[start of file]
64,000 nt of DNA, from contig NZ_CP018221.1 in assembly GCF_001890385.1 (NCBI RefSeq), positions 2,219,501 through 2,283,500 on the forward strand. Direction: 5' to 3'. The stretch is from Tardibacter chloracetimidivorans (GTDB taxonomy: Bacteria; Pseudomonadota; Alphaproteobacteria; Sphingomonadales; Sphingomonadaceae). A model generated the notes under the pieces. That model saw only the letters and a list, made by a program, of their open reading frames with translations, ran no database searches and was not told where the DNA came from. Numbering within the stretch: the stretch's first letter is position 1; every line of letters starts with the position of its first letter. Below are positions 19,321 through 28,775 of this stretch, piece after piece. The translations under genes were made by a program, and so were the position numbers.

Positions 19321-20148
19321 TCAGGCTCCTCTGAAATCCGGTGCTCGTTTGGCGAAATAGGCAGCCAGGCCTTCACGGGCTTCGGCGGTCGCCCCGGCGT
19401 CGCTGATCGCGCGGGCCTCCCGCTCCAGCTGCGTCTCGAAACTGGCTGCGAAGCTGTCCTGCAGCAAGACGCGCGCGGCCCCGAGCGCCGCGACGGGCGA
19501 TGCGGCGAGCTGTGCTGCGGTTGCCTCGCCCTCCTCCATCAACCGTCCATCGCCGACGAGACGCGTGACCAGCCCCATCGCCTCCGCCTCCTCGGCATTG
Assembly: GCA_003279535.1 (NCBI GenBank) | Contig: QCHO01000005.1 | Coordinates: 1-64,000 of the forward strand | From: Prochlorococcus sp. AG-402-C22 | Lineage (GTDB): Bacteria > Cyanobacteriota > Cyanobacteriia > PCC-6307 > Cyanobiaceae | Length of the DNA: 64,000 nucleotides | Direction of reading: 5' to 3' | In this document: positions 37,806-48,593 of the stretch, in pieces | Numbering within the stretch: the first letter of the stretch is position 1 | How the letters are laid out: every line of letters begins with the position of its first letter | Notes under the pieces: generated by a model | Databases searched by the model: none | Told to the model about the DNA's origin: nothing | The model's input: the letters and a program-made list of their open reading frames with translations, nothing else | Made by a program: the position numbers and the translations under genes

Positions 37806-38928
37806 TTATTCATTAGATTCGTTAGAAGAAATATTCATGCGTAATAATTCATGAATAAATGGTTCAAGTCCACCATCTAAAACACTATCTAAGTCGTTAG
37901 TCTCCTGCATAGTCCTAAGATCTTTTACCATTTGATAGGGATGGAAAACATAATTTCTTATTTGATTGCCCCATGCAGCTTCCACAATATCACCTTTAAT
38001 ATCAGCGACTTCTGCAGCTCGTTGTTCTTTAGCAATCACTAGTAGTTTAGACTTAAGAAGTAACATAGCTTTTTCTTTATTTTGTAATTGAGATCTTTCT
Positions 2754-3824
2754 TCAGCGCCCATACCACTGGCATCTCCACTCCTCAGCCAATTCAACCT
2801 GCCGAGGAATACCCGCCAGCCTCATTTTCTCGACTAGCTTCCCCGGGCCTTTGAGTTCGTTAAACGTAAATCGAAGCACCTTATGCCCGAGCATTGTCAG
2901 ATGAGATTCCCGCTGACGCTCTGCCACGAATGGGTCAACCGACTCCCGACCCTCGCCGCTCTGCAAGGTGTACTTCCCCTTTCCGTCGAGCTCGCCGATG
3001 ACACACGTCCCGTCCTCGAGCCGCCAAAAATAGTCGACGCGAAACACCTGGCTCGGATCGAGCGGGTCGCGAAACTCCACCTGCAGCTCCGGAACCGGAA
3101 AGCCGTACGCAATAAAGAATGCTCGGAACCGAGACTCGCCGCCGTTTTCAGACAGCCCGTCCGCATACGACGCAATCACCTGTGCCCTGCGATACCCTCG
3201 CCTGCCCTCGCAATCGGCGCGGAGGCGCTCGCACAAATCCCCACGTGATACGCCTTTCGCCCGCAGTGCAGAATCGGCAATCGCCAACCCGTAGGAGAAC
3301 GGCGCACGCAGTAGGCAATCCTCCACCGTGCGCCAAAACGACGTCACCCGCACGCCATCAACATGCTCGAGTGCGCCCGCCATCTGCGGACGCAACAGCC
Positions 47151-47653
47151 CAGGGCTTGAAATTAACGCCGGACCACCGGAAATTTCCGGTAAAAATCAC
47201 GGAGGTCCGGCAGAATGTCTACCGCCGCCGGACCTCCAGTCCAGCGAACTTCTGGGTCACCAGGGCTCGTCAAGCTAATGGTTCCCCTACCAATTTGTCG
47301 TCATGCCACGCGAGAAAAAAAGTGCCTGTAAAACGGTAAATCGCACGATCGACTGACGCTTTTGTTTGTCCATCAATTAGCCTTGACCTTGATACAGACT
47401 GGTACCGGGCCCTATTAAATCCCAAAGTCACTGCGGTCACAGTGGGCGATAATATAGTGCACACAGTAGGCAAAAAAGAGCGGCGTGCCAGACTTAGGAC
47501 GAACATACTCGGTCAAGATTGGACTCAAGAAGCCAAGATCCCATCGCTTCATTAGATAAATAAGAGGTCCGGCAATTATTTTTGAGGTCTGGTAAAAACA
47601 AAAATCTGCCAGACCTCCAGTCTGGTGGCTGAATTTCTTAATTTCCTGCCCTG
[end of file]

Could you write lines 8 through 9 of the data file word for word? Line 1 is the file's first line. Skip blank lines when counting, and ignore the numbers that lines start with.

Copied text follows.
37806 TTATTCATTAGATTCGTTAGAAGAAATATTCATGCGTAATAATTCATGAATAAATGGTTCAAGTCCACCATCTAAAACACTATCTAAGTCGTTAG
37901 TCTCCTGCATAGTCCTAAGATCTTTTACCATTTGATAGGGATGGAAAACATAATTTCTTATTTGATTGCCCCATGCAGCTTCCACAATATCACCTTTAAT